In Mathematics at Key Stage Three, we are embedding the principles of teaching for mastery. Mastering Mathematics means pupils acquiring a deep, long-term, secure and adaptable understanding of the subject. Achieving mastery means acquiring a solid enough understanding of the maths that’s been taught to enable pupils to move on to more advanced material.
Mathematics teaching for mastery rejects the idea that a large proportion of people ‘just can’t do maths’. All students are encouraged by the belief that by working hard at Mathematics they can succeed and that making mistakes is to be seen not as a failure but as a valuable opportunity for new learning.
Lessons are designed to have a high-level of teacher-student and student-student interaction where all students in the class are thinking about, working on, and discussing the same mathematical content. Challenge and the opportunity to deepen understanding of the key mathematical ideas is provided for all.
Significant time is spent developing a deep understanding of the key ideas and concepts that are needed to underpin future learning. The structures and connections within the mathematics are emphasised, which helps to ensure that students’ learning is sustainable over time.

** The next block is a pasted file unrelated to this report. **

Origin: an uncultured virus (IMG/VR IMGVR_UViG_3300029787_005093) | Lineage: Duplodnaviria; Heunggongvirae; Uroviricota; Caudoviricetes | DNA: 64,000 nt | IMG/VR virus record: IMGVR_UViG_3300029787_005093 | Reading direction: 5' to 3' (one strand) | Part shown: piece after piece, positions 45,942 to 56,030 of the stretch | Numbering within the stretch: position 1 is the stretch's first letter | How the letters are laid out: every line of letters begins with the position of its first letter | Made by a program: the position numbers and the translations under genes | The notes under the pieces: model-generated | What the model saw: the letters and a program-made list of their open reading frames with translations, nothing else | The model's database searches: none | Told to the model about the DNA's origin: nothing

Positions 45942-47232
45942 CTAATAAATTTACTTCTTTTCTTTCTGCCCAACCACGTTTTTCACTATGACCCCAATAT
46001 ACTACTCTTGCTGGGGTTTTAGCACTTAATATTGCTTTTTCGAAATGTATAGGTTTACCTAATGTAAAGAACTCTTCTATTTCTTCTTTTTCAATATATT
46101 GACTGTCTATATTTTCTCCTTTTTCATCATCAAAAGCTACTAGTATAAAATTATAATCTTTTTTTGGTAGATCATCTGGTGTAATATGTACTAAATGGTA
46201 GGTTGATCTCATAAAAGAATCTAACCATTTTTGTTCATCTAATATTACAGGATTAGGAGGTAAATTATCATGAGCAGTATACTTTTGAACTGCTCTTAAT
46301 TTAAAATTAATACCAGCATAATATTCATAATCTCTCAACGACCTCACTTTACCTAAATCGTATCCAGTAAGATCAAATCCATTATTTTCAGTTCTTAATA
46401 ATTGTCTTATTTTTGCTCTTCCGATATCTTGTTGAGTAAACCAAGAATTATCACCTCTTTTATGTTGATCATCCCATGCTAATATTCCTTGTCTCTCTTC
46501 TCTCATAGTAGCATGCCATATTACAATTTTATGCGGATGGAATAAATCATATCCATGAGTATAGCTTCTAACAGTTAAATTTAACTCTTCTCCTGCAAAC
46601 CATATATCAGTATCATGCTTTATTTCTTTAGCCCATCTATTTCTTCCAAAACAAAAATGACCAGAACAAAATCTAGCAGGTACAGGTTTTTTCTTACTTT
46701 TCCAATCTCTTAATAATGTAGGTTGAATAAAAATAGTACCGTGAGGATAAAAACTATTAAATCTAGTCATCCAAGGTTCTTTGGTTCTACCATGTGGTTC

Key facts such as number facts (including multiplication tables), formulae and relevant theorems, as well as key algebraic techniques, are learnt and practised regularly in order to avoid overloading the working memory. This helps students to focus on new ideas and concepts.
Students at Key Stage Four follow the Edexcel GCSE specification within Mathematics, this remains a tiered paper with students’ previous attainment guiding whether they follow the Higher or Foundation route of assessment. The opportunity to follow an entry level course provided by AQA is also available for some students as an alternative to or to be followed alongside GCSE. Throughout the curriculum the primary aims are to stimulate interest, confidence and enthusiasm for the different facets of the subject, while maintaining an understanding of the context and relevance of Mathematics in the wider world.